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Hurricane Impacts on Wetlands & Waterfowl

South Louisiana wetlands may suffer significant long-term damage
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by Tom Moorman, Ph.D.

Hurricanes Katrina and Rita have been devastating for residents along the Gulf Coast. As vital recovery work for people and their homes and businesses proceeds, biologists are assessing the impacts the storms had on Louisiana’s coastal marshes that provide vital waterfowl wintering habitat for several million ducks and geese and untold numbers of other wetland birds and wildlife.

Historically, hurricanes—along with fire—played an important role in the complex ecology of coastal wetlands. Healthy marshes consist of dense stands of grasses and other emergent wetland vegetation interspersed with small ponds, lakes, and bayous. If unchecked, however, marsh vegetation can choke out open-water areas over time. This natural process, known as succession, eventually forms “closed marsh” with little value for waterfowl and other wildlife. In the past, hurricanes periodically set back succession in Louisiana’s coastal marshes by breaking up dense stands of vegetation and scouring new ponds and lakes. Additionally, accompanying storm surges pushed salt water inland into fresh and intermediate-salinity marshes where plants are intolerant of high salinity levels. Lengthy exposure to salt water kills salt-intolerant vegetation, creating more open-water areas. Whether caused by wind and wave action or changes in salinity, the new ponds and lakes created by hurricanes were prime habitat for waterfowl, as wild celery, widgeon grass, delta duck potato, and other prime duck foods flourished in the shallow, open water.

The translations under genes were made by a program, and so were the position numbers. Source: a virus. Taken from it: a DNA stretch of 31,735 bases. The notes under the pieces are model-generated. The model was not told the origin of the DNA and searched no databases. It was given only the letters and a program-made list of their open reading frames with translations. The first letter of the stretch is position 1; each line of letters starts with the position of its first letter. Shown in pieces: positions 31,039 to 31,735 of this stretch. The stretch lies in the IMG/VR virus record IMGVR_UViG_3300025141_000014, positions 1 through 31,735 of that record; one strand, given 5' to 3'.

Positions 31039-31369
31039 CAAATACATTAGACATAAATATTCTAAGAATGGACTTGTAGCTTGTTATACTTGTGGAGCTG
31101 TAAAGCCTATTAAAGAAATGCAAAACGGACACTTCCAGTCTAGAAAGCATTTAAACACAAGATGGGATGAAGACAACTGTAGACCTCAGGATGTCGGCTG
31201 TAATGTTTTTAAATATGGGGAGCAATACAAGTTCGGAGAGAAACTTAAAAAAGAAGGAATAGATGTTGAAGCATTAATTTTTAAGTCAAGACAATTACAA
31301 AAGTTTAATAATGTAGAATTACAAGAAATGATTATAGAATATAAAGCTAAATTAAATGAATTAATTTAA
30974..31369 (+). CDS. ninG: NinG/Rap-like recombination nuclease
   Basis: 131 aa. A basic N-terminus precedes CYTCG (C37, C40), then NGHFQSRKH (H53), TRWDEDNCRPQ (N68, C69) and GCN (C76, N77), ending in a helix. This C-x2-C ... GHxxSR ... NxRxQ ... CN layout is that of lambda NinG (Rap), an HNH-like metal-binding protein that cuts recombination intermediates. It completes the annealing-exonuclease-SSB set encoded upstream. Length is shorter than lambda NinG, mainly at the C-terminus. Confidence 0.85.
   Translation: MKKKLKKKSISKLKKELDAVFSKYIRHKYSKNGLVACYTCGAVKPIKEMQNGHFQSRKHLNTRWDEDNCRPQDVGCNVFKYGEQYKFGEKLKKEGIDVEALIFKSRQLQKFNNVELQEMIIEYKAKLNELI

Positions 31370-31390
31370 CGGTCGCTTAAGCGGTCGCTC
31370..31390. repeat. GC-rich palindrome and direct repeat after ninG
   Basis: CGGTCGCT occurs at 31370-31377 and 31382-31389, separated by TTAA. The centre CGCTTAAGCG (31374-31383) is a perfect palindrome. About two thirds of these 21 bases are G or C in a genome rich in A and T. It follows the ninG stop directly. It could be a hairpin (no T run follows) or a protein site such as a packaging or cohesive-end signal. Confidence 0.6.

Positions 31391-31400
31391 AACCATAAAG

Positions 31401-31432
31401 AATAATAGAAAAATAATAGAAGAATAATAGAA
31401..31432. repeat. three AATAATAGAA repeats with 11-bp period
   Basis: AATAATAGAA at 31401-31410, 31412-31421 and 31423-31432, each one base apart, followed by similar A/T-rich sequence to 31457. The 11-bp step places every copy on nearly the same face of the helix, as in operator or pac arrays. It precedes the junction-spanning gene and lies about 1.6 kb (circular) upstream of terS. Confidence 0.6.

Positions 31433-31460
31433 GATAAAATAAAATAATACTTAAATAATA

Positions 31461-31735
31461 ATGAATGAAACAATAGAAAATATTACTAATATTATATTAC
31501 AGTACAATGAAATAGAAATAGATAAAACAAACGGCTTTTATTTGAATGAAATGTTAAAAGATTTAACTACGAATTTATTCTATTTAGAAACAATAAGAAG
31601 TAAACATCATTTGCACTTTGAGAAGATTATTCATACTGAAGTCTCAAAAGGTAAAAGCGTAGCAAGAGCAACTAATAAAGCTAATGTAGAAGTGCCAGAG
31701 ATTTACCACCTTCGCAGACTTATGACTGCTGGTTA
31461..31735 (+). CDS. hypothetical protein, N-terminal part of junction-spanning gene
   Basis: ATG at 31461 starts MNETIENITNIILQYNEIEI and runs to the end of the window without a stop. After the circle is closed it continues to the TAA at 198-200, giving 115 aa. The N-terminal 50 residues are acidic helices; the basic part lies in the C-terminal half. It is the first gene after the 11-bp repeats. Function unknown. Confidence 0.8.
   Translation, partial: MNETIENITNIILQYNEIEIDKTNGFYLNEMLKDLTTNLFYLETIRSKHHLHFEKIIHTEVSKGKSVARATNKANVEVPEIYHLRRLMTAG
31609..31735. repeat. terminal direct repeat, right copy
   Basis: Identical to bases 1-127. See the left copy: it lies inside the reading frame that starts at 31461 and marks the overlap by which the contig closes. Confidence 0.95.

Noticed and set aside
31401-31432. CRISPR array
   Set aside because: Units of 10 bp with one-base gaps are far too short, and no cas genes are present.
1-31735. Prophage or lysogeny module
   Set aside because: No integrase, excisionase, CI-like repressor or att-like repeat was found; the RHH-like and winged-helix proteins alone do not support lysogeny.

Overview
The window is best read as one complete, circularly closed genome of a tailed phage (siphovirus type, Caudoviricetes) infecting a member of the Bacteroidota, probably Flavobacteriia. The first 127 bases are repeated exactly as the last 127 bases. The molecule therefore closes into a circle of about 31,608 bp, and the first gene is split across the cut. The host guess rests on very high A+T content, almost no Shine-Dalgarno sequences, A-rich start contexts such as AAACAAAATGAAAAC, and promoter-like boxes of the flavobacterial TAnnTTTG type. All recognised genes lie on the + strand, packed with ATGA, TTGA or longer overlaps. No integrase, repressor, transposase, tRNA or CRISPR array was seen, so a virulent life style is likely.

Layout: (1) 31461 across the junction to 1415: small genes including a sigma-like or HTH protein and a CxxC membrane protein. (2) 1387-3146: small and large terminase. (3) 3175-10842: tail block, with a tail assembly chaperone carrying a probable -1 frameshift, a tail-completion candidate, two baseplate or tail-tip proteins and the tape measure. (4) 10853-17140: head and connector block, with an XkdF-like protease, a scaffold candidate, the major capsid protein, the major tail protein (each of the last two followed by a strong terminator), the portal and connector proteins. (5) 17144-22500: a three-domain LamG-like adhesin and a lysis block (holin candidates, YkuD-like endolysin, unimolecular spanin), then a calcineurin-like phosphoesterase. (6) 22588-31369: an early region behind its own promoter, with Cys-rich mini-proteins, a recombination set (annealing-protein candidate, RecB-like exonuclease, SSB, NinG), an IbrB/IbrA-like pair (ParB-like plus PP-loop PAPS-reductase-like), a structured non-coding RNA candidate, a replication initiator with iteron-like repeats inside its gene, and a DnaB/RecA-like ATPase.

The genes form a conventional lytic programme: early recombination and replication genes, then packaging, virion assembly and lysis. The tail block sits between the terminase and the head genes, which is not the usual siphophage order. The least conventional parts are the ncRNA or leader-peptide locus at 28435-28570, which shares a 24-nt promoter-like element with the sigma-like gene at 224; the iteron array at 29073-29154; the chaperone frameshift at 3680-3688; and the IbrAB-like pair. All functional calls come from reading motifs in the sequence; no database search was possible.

Unfortunately, people have dramatically altered the hydrology of Louisiana’s coastal marshes, increasing the vulnerability of both coastal communities and waterfowl habitats to the effects of intense storms such as Katrina and Rita. Robbed of nourishing sediments from the Mississippi River and fragmented by numerous shipping canals, much of Louisiana’s remaining coastal marsh is rapidly eroding. Consisting of large expanses of open water interspersed with small islands of vegetation, this “broken marsh” is the opposite condition of healthy coastal wetlands.

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